Unlimited data economics

posted by Jeff | Monday, August 15, 2022, 5:20 PM | comments: 0

We've been using Google Fi for cell phone service now for a bunch of years. It's a virtual provider of sorts, because the phones will connect to T-Mobile, Sprint or US Cellular, whatever the best connection available is. We've had no issue using it anywhere, and it mostly "just works" when we're in the Bahamas too, except for one time that it didn't. Since the start, we've used their flexible plan, which had a flat rate for calls and text, plus another $10 for every gigabyte of data that you used. Because there's WiFi practically everywhere that we go, this made a lot of sense. Even when traveling, it was unusual for us to use more than 2 gigs of data, so our cost was $35 plus $20 at worst (plus tax and fees). That's not bad for two lines. The unlimited plans, which dropped in price in April, would have been $80 for two of us, so the economics didn't make sense.

But then we added Simon to the plan. In the flexible plan, it was $50 for three lines, plus the data, and in our first partial month, we came close to 2.5 gigs, or $25. The unlimited plan for three is $75, so there's a pretty obvious choice to make there. If we had another person in the family, it would only be $80! There are a couple of things we give up though on this plan. Data tethering, which I've really only used in the event of a cable outage, is limited to 5 gigs per person. We also don't get the international data, which is definitely a problem when we cruise and upload photos of us holding tropical beverages. They have another plan, $60 more total, that would enable this international use, which we can allegedly change to and back at will.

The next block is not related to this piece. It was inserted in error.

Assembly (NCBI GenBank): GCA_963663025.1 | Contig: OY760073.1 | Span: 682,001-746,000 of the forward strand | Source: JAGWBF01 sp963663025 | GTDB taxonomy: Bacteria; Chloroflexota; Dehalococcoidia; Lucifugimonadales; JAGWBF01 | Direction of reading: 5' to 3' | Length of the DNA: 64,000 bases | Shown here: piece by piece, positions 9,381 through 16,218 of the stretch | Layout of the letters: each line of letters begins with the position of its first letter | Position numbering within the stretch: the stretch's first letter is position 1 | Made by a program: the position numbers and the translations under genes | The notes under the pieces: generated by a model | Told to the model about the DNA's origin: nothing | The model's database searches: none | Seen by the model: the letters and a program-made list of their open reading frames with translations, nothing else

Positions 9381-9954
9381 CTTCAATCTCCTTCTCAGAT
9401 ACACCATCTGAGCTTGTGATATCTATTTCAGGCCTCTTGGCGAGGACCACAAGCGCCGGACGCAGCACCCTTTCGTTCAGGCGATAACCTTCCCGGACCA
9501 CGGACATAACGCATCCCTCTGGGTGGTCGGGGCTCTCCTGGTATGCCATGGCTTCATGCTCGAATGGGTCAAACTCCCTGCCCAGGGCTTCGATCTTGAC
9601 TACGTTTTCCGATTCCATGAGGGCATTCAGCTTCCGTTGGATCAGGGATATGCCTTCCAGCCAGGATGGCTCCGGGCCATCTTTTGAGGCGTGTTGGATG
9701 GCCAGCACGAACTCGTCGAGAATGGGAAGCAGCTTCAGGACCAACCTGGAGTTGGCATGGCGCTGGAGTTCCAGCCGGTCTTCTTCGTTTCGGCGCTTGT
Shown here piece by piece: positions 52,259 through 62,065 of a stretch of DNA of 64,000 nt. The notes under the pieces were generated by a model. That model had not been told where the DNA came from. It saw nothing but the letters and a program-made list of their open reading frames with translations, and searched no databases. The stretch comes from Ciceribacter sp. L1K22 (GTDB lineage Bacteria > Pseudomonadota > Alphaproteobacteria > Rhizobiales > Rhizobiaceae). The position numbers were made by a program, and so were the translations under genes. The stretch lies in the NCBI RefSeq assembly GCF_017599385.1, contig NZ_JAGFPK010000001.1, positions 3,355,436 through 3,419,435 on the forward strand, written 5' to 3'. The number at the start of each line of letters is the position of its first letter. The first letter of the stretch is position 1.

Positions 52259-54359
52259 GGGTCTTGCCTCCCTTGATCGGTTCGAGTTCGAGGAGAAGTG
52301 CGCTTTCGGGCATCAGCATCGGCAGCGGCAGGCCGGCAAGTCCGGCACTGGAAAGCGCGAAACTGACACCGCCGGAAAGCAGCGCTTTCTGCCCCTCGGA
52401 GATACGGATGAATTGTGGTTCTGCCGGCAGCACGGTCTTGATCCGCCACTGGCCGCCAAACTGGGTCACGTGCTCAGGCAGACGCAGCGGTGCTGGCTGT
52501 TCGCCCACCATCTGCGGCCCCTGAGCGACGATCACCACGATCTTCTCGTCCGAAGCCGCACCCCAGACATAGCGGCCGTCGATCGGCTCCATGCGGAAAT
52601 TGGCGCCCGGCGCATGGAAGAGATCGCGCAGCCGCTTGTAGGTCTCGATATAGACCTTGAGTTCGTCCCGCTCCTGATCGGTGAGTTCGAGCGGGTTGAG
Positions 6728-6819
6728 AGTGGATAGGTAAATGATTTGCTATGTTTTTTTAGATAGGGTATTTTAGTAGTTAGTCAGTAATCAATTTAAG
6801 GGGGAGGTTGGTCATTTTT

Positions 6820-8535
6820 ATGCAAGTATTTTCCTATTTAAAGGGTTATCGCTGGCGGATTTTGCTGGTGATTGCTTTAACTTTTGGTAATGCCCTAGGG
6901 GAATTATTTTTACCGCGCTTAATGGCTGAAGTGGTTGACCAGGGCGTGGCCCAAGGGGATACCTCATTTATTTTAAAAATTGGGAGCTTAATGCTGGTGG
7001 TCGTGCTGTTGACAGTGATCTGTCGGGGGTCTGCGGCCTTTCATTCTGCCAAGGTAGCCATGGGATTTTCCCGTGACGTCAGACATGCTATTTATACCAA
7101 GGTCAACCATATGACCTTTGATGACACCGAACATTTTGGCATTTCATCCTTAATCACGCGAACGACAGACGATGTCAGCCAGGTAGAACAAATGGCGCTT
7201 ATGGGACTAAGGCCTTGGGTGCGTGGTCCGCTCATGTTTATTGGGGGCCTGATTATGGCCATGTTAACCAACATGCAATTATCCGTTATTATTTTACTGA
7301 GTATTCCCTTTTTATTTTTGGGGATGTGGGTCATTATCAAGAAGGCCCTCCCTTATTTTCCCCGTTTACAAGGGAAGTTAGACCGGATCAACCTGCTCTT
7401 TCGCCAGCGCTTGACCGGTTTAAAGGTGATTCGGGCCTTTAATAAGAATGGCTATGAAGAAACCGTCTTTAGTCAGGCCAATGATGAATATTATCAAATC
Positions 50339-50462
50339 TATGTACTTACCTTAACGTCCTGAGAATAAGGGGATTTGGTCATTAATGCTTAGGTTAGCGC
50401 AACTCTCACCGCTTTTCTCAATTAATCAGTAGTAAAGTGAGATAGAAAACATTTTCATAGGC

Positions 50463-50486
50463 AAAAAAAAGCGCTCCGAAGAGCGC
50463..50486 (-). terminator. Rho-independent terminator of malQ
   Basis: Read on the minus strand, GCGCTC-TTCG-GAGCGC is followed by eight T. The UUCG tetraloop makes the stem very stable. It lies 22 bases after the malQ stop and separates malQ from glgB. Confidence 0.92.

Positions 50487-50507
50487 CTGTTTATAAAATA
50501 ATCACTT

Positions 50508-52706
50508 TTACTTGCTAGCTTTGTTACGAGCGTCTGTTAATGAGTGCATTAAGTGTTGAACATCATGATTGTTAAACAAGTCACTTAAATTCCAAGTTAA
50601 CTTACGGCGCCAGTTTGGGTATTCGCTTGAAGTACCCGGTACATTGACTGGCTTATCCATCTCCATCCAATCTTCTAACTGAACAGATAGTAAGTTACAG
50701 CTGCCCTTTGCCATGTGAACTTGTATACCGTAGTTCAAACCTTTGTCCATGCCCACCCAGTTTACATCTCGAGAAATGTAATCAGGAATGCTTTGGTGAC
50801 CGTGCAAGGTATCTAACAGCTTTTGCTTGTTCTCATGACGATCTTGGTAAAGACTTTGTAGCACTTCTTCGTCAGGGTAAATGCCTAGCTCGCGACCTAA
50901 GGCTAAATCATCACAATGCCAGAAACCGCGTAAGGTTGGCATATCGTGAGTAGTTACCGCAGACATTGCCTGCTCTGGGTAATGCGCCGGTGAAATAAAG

There are a few nice scenarios we enable on unlimited that we didn't have before, mostly around music. My private cloud music app does cache music on the device, but it still isn't designed to run totally disconnected. Now it doesn't matter. I can also stream SiriusXM on my phone in the car, which is pretty great (still wondering why Tesla doesn't have this as a built-in option). Of course, we can doom scroll on Instacrap now even though they're emphasizing videos because they want to be TikTok, without worrying about bandwidth used. It will be interesting to see how much data we actually use.


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